‘Sounds good,’ said Mum, ‘are you going to see them again soon?’

‘I hope so. The trouble is that we all have different lives and are busy at the moment. I’m hoping that we might meet up during the holidays though.’

‘I want to see this Tommy,’ said Hannah determinedly. ‘I want to make sure that he doesn’t go back to his bad ways.’

‘Ooh,’ I said, ‘My little heroine!’

‘Shut up Emma.’

‘I see that you are nearly back to your annoying self.’ I said sweetly.

She poked her tongue out and we all laughed.


So, life went on as normal. Well as normal as it ever was with me.

I was really getting into my studying and spent much of my time either buried in books or on my laptop when I wasn’t in college for lectures or meetings with my tutors.

Life was good to me, and I started to relax a bit. I had a few hospital appointments to sort out some minor plumbing issues but other than that, I was fine. I wanted to have full surgery to make me as girlie as possible, but as everyone was telling me, I was only sixteen and I would have to wait until I was eighteen and just keep taking the pills. I was never sure why that was the case where I was concerned as I was never truly a boy and never, ever wanted to be one.

I could, I suppose, have gone abroad to have the work done, but I didn’t think that I would ever get the funds from Antonia to do it and anyway, I had heard nightmare stories where things had gone wrong. No, I would have to be patient and wait for things to happen. My small breasts continued to grow but I knew that I would never have large breasts as my mother and sister weren’t that well-endowed. I was kind of pleased at that as I didn’t want to have huge breasts. The few girls that I knew who had larger breasts, thought them to be a pain in the neck. Was I mixing metathingies about that?

We were well into Autumn by now and the weather was far from nice. All over the country, the weather was awful. It seemed to rain every day. Cornwall is not so nice in the winter when it rains cats and dogs a lot of the time.

It was good in one way, as I could concentrate on my studies, but I missed going down to the harbour or onto the various beaches dotted around our area except on rare occasions. Occasionally all of us girls went into Penzance for a shopping, eating or cinema trip and that was nice, but all in all, I couldn’t wait for Spring and Summer to arrive.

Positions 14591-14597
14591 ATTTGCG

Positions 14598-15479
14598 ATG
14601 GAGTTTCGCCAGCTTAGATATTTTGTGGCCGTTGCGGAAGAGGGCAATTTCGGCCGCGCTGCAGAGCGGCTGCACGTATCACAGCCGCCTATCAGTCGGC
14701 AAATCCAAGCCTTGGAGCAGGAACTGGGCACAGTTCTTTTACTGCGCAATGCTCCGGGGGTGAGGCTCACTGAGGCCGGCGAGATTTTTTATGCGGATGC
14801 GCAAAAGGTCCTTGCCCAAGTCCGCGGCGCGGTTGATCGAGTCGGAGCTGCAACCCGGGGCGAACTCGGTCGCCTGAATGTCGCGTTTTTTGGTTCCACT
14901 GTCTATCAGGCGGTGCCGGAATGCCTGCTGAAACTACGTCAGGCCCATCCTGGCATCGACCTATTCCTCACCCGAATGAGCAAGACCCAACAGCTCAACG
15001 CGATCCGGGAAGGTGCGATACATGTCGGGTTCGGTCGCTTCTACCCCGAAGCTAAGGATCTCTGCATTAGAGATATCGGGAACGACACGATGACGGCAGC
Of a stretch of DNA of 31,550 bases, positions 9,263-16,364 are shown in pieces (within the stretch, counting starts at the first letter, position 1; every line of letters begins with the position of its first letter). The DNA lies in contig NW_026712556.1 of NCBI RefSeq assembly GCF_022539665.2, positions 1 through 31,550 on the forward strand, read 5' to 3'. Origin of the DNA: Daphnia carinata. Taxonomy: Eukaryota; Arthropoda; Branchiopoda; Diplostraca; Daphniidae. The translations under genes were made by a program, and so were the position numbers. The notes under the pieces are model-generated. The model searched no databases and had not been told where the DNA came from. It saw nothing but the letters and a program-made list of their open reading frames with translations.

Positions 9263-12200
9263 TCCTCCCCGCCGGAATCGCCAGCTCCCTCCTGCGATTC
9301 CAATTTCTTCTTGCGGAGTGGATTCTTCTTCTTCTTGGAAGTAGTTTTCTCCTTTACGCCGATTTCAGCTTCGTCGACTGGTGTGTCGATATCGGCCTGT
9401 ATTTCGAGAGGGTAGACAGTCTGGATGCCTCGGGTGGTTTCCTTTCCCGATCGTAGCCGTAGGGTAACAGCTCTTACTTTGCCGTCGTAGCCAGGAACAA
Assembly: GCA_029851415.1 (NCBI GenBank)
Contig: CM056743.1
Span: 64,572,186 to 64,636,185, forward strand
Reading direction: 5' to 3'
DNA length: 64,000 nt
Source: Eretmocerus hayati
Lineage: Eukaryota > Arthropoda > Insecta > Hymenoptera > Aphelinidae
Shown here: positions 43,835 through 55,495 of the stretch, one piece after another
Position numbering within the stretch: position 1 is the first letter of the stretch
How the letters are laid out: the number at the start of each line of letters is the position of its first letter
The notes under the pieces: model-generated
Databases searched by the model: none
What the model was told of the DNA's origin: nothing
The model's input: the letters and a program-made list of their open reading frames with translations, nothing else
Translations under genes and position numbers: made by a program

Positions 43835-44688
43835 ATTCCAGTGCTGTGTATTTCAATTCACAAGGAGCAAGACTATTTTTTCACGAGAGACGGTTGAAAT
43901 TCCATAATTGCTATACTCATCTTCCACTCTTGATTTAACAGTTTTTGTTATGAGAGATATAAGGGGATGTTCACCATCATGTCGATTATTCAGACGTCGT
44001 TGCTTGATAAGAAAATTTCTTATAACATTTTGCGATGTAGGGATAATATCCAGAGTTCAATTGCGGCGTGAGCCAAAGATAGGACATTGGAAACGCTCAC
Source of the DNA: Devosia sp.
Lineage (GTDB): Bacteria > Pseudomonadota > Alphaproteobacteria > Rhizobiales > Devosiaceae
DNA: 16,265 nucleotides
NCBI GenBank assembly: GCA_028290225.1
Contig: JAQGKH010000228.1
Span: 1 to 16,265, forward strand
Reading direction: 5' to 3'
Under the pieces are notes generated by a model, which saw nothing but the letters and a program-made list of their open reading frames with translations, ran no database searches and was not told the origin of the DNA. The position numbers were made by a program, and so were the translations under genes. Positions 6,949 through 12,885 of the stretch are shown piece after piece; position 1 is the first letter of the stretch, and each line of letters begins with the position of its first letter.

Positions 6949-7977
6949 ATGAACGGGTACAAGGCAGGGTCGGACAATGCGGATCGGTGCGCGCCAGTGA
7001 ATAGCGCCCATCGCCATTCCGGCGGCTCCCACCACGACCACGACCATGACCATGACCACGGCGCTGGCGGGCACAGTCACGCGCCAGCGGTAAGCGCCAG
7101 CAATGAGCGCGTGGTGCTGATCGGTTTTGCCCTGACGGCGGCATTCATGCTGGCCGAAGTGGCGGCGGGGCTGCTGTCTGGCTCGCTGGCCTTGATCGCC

Then, one day I had some news.

My mother had died.

I came back from college a bit late, I had met up with a few of my new college friends, ones that were in the same study group as me. We had talked shop and I didn’t realise how late it was getting. I caught the bus back to the village at sunset, which was getting annoyingly earlier and earlier by now. I wasn’t too worried as this was the night when Hannah went to Guides and wasn’t due back home until some time later.

I was no longer worried about being out alone during the day, although I would have second thoughts about doing that at night. I walked up the lane to our cottage and let myself in the back door. We rarely used the front one.

Mum and Dad were sitting at the kitchen table and they looked a bit glum. Dad was in uniform and looked very smart. He always looked good when he wore his uniform. Rare now as he was in CID...

‘Emma honey,’ said Mum, ‘come and sit down,’

‘What have I done wrong? ‘I asked as I took my coat off, hung it on the back of the chair and sat down.

‘Not made the bed or tidied up?’ I continued, ‘I was late for college and even so, what’s wrong with Hannah? She could have…’

‘It’s not that,’ said Mum, ‘look, we have some bad news.’

‘What?’ I asked, my heart suddenly thumping, ‘it’s not about those boys who tried to rape me…’

Mum sighed and looked at Dad, who nodded.

‘No Emma it’s not that. Look, it’s not easy to say, but your mother has died.’

My heart sort of flipped. After a moment, I looked at Dad and Mum, they looked so sad. I didn’t know how I felt at that moment.

‘What… what happened?’

Dad took over.

‘Your name flagged up a connection. Because of the attempted rape on you and the problems you have had with your family, I thought it prudent to have anything connected with you to be flagged up and passed on to me confidentially. All with the agreement of my superiors, as we felt that you might at some point, be in danger.’

‘What happened?’ I asked in a quiet voice.

I felt slightly sick and had a lump in my throat.

Dad continued whilst Mum held my hand.

‘According to reports and information from your father, she had been home for just a day from the hospital. They had let her out and removed the sectioning order, as she was no longer considered to be a danger to herself or others. Your father had gone out to do some shopping. When he came back, he went up to the bedroom and saw that she had overdosed on sleeping pills. He called an ambulance, and she was rushed to hospital but died on the way. I am so sorry Emma.’